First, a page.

Haast and the Moa: Reversing the Tyranny of Distance

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2000-07
Authors
Barton, Ruth
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University of Hawai'i Press
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The powerful position of patrons and interpreters at the imperial centers and the secondary, supportive position of colonial contributors to the scientific enterprise have been emphasized in the literature on colonial science. For Sir Julius von Haast, however, New Zealand provided both the opportunity and the resources for a scientific career of international fame. Moa bones were his most valuable resource. The exchange and sale of moa bones stocked his museum; gifts of moa skeletons brought him honors; and he began to claim that being at the periphery and having seen the bones in situ gave his interpretations credibility.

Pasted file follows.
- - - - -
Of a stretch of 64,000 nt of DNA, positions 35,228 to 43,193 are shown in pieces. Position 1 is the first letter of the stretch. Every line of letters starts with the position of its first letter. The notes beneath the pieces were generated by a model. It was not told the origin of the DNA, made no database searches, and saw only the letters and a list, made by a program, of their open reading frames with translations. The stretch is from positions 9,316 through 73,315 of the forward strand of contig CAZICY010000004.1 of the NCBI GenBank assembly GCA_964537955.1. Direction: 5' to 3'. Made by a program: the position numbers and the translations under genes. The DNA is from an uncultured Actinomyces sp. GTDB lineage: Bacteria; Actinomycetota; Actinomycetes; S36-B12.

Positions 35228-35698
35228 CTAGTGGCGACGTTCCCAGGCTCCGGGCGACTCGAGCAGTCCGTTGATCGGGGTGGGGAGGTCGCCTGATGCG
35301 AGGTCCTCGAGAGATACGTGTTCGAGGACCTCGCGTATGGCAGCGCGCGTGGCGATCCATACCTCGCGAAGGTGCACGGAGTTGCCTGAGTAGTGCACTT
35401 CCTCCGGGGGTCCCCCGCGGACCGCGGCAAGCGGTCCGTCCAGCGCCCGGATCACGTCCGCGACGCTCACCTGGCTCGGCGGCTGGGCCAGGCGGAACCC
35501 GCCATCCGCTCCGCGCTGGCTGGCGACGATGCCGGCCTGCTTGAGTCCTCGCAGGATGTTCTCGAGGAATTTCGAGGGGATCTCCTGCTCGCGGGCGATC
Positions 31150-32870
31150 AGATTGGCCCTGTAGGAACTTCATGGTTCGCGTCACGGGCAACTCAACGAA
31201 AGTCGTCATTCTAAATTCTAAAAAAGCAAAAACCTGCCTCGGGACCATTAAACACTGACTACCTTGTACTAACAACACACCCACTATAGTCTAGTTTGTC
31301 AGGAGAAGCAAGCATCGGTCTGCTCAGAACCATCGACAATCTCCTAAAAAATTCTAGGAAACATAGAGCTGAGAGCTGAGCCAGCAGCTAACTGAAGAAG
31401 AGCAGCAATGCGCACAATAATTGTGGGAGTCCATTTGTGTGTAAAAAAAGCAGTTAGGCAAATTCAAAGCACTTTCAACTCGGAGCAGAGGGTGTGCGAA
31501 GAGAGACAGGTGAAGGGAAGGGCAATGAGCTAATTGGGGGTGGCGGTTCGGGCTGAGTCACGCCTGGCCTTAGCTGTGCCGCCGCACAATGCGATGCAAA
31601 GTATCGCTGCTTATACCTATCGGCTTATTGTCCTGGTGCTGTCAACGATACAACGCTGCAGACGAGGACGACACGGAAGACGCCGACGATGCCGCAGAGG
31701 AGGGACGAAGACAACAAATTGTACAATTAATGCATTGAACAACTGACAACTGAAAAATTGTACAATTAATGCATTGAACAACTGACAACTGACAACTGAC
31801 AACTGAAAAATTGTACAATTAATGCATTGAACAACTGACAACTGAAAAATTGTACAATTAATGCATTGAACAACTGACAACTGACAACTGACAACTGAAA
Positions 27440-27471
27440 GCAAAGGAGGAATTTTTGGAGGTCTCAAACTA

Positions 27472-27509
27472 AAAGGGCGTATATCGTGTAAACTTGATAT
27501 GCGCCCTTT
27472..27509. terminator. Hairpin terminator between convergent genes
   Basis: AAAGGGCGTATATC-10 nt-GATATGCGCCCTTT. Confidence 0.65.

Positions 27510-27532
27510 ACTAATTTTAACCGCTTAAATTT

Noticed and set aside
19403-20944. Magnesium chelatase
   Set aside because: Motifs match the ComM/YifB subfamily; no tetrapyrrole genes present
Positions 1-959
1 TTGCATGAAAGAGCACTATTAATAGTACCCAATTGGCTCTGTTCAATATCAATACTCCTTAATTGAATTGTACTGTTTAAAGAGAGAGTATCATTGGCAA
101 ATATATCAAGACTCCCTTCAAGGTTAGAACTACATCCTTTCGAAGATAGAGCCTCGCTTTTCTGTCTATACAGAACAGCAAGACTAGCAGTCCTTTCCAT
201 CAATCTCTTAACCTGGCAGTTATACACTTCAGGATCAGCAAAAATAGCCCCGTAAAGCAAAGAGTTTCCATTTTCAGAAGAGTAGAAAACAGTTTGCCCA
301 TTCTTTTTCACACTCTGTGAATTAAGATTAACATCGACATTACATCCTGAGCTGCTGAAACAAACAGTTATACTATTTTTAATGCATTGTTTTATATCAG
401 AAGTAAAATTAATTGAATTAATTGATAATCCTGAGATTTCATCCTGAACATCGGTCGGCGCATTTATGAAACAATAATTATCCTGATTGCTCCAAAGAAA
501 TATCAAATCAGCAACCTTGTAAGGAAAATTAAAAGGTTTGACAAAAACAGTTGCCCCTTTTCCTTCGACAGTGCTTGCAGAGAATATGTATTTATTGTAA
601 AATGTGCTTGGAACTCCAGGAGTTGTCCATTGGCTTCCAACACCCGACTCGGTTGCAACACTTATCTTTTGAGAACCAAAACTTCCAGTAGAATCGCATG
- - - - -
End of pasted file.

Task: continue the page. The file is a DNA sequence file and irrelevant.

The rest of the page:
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Barton R. 2000. Haast and the moa: reversing the tyranny of distance. Pac Sci 54(3): 251-263.
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